BracketCat's countdown to real live Kansas State football is moving right along with #78 redshirt sophormore lineman Bryce Fitzner.
That Bill Snyder is better at many things than people half his age is hardly surprising. That he's better at Twitter than most, however, is downright shocking. Snyder's tweets are not only frequent, they're also personal and thought-provoking. He's admitted to some growing pains around the use of technology, but seems to have settled into a nice rhythm. He also seems to appreciate the limitations of Twitter as a tool for recruiting (Kellis Robinett, Wichita Eagle).
Since the stadium named for Snyder was expanded, every game has been a sellout. The 2016 season isn't quite sold out yet, but that's because selling 53,000 season tickets would ruin all the fun of selling single-game passes. Remaining single game tickets will go on sale Monday, so get them while you still can.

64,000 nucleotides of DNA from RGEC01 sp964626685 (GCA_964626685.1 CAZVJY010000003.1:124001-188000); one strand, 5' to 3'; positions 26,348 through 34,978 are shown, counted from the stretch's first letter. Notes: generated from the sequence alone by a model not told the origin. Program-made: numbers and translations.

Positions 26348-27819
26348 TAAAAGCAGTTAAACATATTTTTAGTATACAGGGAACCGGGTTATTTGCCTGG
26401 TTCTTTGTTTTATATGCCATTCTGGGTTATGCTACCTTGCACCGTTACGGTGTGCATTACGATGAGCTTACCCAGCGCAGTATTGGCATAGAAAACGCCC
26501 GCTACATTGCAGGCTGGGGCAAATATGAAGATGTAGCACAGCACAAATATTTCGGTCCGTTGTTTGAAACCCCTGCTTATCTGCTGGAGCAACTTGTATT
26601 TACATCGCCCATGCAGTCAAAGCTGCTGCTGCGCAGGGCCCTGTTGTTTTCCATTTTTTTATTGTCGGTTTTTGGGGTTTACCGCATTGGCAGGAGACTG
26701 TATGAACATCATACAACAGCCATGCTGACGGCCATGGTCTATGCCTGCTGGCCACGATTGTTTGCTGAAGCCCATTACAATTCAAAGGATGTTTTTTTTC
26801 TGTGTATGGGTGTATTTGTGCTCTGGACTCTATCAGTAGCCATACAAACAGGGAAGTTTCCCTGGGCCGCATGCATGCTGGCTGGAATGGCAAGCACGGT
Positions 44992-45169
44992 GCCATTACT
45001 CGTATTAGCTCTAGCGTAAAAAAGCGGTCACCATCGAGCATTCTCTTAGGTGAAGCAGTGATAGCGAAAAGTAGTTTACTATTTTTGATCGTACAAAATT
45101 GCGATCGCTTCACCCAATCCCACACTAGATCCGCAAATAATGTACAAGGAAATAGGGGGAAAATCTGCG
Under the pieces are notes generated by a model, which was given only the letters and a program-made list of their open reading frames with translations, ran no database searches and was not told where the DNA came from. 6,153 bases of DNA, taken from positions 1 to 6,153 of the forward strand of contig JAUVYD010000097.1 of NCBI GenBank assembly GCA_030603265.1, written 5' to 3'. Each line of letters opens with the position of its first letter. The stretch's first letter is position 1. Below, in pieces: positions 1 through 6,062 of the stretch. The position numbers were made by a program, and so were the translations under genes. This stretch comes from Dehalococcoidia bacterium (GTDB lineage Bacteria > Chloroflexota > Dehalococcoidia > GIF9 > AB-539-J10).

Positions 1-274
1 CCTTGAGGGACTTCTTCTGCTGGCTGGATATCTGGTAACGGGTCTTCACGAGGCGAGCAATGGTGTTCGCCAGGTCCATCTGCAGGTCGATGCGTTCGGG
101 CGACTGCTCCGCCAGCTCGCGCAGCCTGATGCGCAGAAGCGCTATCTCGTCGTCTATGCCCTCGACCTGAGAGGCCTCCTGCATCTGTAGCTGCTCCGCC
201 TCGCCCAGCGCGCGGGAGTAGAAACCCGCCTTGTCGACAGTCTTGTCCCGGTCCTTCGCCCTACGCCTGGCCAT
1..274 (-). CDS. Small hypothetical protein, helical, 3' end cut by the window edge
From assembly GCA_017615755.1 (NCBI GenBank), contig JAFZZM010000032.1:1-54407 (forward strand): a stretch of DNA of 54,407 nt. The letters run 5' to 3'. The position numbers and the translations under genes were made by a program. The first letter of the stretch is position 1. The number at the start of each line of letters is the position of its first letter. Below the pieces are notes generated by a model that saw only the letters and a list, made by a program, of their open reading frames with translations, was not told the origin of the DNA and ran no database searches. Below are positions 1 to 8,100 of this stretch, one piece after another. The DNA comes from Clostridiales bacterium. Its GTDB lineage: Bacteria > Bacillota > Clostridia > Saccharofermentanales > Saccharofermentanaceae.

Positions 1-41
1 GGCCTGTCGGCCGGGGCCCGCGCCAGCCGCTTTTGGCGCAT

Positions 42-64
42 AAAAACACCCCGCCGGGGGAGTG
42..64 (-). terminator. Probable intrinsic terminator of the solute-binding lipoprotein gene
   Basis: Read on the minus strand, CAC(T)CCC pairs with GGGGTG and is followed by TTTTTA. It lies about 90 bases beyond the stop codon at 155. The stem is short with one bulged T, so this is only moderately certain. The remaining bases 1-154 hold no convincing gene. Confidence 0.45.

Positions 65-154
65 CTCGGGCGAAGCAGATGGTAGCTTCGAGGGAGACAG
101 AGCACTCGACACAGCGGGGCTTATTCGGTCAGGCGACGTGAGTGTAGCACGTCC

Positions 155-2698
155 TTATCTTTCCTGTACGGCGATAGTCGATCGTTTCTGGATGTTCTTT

In his Big 12 blog Mailbag, ESPN's Jake Trotter notes that he's never been to Aggieville. Please help Mr. Trotter fix this near-blasphemous crime of omission!
In more serious football news, it appears the Art Briles era at Baylor is officially over (Paula Levine & Mark Schlabach, ESPN). The school's Board of Regents and the former coach have reached a financial settlement. Briles had earlier filed a federal suit against Baylor in Waco, alleging that he was being used as a smokescreen to deflect blame for the university's larger "institutional failure." Hopefully, this sad saga will come to a final--or at least temporarily satisfactory--end soon.
Corbin McGuire, writing one of his first features for K-State Sports Extra, gets a close-up view of the women's basketball program. As part of summer training, the team has adopted the motto "Leave No Doubt." Coach Jeff Mittie wears it on his wrist, and Kindred Wesemann and her teammates have bought into it. A deep roster with plenty of talent and nine returning players from last season should help too.
This past week, the Kansas Board of Regents unanimously approved tuition increases at six state universities (Op-Ed, Topeka Capital-Journal). At Kansas State specifically, tuition will increase by 5.8% in 2017, a higher increase than originally projected or requested by the university. Much of the rise in costs is allegedly due to sharp cuts to higher education appropriations by the state, including a $30 million cut to university funding announced earlier by Governor Brownback.